Book cover of The Ties That Buy: Women and Commerce in Revolutionary America

The Ties That Buy: Women and Commerce in Revolutionary America

By Ellen Hartigan-O'Connor,

Why this book?

It has been broadly recognised in recent years that the traditional perception of early-modern Atlantic business as a male-dominated space is outmoded and inaccurate. In this superb book, Ellen Hartigan-O’Connor shows that the women who participated in commerce – from all ranks of society – were not exceptions in exclusively male-dominated markets but were ‘quintessential market participants’. Appealing strongly to my own approach to business history, Hartigan-O’Connor marries social and economic history, providing an updated view of who the commercial players were in eighteenth-century America.

From the list:

The best books on early-modern business history

Book cover of The Captive Sea: Slavery, Communication, and Commerce in Early Modern Spain and the Mediterranean

The Captive Sea: Slavery, Communication, and Commerce in Early Modern Spain and the Mediterranean

By Daniel Hershenzon,

Why this book?

Another intimate view of Mediterranean social history, The Captive Sea: brings to light the way networks of captivity and ransom operating between Hapsburg Spain, Ottoman Algiers, Morocco, and beyond helped shape the Mediterranean as an integrated region in the late sixteenth and early seventeenth centuries. Hershenzon tracks the interactions of various agents involved in the ransom economy— imperial bureaucrats, clergy, merchants, diplomats, renegades.

Combining a wide-angle frame of geopolitics with the particular cases registered in letters, petitions, Inquisition reports, and other archival sources, he reconstructs some remarkable stories that illustrate the complexity of networks of interaction and circulation: stories of…

From the list:

The best books on the multi-religious Mediterranean

Book cover of The Intimacies of Four Continents

The Intimacies of Four Continents

By Lisa Lowe,

Why this book?

Lisa Lowe and I were in sustained conversation as we were composing our respective books. I read earlier drafts of hers as I was writing mine. Her analysis of settler-colonialism, the African slave trade, and trade in Asian goods and peoples in the Caribbean and Americas illustrated for me ways of thinking about the global relations and interactive impacts of the movements of people, culture, and thought. Her focus on how liberal thought shaped and is shaped by these relations helped to surface the coercive and discriminatory practices that made liberal thought possible. This “history of the present” by extension…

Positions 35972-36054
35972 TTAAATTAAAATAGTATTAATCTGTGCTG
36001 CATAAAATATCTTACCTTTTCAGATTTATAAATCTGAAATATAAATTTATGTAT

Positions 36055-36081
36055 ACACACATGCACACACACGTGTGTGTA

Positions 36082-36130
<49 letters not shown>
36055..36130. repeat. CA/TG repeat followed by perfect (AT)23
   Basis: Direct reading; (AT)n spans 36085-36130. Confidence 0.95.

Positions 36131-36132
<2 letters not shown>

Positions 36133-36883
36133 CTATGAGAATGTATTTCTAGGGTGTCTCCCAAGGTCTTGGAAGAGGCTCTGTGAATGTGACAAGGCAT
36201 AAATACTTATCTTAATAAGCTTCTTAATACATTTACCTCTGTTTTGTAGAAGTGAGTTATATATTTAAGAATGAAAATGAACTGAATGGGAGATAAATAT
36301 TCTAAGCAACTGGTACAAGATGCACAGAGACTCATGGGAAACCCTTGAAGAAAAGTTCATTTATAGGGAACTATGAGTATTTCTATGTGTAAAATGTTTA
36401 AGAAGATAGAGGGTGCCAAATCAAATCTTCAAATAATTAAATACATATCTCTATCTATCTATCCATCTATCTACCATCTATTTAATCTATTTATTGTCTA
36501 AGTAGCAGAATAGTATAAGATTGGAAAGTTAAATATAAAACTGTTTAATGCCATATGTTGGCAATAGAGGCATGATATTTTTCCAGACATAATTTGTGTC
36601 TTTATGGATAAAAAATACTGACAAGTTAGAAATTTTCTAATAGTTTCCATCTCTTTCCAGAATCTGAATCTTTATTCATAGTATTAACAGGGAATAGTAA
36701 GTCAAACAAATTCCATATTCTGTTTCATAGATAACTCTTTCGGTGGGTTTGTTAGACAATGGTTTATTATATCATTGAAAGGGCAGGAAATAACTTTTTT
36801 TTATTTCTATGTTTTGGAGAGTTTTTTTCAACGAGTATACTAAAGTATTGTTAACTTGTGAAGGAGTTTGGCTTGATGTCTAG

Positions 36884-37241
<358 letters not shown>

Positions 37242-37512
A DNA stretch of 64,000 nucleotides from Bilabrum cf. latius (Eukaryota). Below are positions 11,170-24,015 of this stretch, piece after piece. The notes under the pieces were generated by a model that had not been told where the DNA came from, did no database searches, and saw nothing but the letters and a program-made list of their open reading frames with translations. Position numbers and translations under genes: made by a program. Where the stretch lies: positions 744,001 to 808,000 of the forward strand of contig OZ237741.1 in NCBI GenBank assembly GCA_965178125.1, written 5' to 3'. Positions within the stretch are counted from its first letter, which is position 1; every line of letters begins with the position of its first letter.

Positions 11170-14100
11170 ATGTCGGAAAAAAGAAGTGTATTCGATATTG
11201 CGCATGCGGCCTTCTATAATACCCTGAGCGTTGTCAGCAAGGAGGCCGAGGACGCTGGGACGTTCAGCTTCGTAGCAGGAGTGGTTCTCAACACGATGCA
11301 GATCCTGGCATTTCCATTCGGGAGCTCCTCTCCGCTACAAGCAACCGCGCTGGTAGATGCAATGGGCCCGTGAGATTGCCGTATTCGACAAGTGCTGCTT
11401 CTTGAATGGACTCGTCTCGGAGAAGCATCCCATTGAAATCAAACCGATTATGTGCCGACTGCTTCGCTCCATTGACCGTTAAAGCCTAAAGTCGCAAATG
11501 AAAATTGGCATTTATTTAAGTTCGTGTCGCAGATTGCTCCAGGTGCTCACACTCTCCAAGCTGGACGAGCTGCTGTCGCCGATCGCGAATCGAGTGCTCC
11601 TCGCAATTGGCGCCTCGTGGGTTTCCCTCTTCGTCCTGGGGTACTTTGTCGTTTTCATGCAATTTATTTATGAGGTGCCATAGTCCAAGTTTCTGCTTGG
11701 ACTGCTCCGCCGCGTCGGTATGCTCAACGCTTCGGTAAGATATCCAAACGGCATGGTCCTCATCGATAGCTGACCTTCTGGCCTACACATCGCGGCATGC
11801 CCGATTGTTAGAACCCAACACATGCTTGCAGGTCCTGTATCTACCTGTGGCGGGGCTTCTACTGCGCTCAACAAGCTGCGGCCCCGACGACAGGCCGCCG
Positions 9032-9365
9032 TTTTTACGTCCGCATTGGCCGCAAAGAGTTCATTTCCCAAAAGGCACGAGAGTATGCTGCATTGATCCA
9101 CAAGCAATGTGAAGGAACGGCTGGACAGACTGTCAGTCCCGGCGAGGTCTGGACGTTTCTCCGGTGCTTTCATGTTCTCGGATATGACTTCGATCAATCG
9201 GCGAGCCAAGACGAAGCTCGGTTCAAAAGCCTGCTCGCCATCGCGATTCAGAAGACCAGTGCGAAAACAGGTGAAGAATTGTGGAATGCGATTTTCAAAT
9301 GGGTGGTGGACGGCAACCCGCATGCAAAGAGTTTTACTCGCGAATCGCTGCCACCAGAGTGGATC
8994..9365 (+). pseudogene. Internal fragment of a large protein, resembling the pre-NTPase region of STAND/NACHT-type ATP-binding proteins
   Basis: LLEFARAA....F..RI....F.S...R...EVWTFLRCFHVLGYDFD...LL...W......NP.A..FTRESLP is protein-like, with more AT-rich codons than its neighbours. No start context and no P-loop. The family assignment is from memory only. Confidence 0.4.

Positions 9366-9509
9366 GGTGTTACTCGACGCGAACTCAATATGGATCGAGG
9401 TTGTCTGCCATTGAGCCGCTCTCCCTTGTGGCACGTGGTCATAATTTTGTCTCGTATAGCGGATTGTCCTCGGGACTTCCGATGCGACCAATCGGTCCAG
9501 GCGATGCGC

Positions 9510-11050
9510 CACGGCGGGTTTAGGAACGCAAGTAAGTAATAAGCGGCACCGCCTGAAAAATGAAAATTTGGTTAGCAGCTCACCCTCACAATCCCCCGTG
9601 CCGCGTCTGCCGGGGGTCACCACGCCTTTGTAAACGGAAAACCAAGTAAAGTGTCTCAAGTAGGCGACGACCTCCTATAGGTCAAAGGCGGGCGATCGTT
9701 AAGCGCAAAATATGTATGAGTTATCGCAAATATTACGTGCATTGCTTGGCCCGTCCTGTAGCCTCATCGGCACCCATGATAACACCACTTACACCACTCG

From the list:

The best books spotlighting race and neoliberalization

Book cover of The Company and the Shogun: The Dutch Encounter with Tokugawa Japan

The Company and the Shogun: The Dutch Encounter with Tokugawa Japan

By Adam Clulow,

Why this book?

Histories of Japan’s encounter with the West typically start from the premise that prior to its “opening” by the American Commodore Perry in 1853, Japan was a “closed” society that shunned contact with the outside world. This book, which explores the relationship between the Tokugawa shogunate and the Dutch East India Company (the VOC), presents a radically different story: one in which one of the world’s most ruthless commercial operators was forced to humble itself before the shogun. It’s an essential corrective to anyone who equates “world history” with the rise of the West.
From the list:

The best books about East Asia in the age of empire

Book cover of Mr. Smith Goes to China: Three Scots in the Making of Britain's Global Empire

Mr. Smith Goes to China: Three Scots in the Making of Britain's Global Empire

By Jessica Hanser,

Why this book?

This is a jewel of a book. It takes a strange coincidence and weaves it into a wonderful tale of world history. It explores the lives of three Scotsmen, all called George Smith but not related, who traded in Asia during the eighteenth century, a crucial time for the development of the East India Company and ties between East and West. It really opens a window into the lives of these pioneers and brings this neglected history alive. In particular, it complicates the usual story of the East India Company by showing how it was a force for stability in…

From the list:

The best books on the emergence of modern China